While the politicians in Washington fight over how to reform health care, individuals and business owners are dealing with ever-escalating medical costs. Employers continue to look for ways to reduce their cost of medical insurance while still providing medical benefits to their employees.
Many employers are choosing to go the route of Health Savings Accounts (HSA). The HSA was created as part of the 2003 Medicare Act and have gradually become a viable alternative to traditional health care plans.
An HSA can be opened for anyone who has high deductable health insurance. That means that for 2009, the annual deductable cannot be less than $1150 for individuals and $2300 for families.
Participants are permitted to make tax-exempt contributions to an HSA equivalent to their annual insurance deductable with a maximum of $3000 for individuals and $5950 for families. For those who are 55 or older, they make an additional $1000 "catch-up" contribution. Many companies will make at least some form of contribution to an employee's HAS. Many even contribute the maximum amount.
Benefits of an HSA are numerous. Health Savings Accounts are wholly owned by the individual, even if their employer has made contributions. This means that they are fully transferable in the event of a job change. The tax benefit for an HSA can be significant. Contributions and withdrawals are tax free, as long as the funds are used for qualified medical expenses. Interest paid on an HSA is earned tax free.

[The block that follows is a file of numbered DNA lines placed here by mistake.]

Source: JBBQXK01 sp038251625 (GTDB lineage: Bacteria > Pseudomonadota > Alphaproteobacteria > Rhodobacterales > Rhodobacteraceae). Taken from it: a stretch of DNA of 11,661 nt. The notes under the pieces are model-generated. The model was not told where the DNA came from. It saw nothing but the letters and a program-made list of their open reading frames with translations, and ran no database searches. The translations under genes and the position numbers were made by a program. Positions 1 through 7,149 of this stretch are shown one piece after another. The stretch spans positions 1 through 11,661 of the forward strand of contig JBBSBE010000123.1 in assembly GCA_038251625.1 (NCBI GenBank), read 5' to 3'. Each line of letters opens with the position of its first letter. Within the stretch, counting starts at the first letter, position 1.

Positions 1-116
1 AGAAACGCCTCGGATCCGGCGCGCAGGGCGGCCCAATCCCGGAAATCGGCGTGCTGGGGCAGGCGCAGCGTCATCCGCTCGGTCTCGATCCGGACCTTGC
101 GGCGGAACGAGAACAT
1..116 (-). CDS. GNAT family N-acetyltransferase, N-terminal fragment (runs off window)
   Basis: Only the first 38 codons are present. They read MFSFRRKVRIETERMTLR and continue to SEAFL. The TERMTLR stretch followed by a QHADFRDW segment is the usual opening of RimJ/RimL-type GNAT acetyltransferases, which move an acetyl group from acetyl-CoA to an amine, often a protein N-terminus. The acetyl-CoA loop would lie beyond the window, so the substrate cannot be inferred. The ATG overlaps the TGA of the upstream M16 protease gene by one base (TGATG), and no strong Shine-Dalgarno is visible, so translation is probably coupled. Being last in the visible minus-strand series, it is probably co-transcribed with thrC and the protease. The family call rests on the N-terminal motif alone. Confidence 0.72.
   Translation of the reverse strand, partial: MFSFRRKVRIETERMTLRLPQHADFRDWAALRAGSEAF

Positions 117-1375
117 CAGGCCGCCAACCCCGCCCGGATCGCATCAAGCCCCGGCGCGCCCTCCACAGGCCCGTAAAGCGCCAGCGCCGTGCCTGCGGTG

Unlike some other medical savings accounts, unused funds will remain in the account year after year. For those who access their HSA funds sparingly and maintain their annual contributions, a substantial savings by retirement is likely. Withdrawals from an HSA for non-medical reasons can be made without penalty after the age of 65. Only the income tax on the withdrawals will need to be paid. Non-medical withdrawals prior to age 65 are subject to a 10% penalty.
Health care costs are expensive and deciding on the right type of health care plan can be overwhelming. While HSAs are certainly not right for everyone, they offer many advantages over traditional health care plans.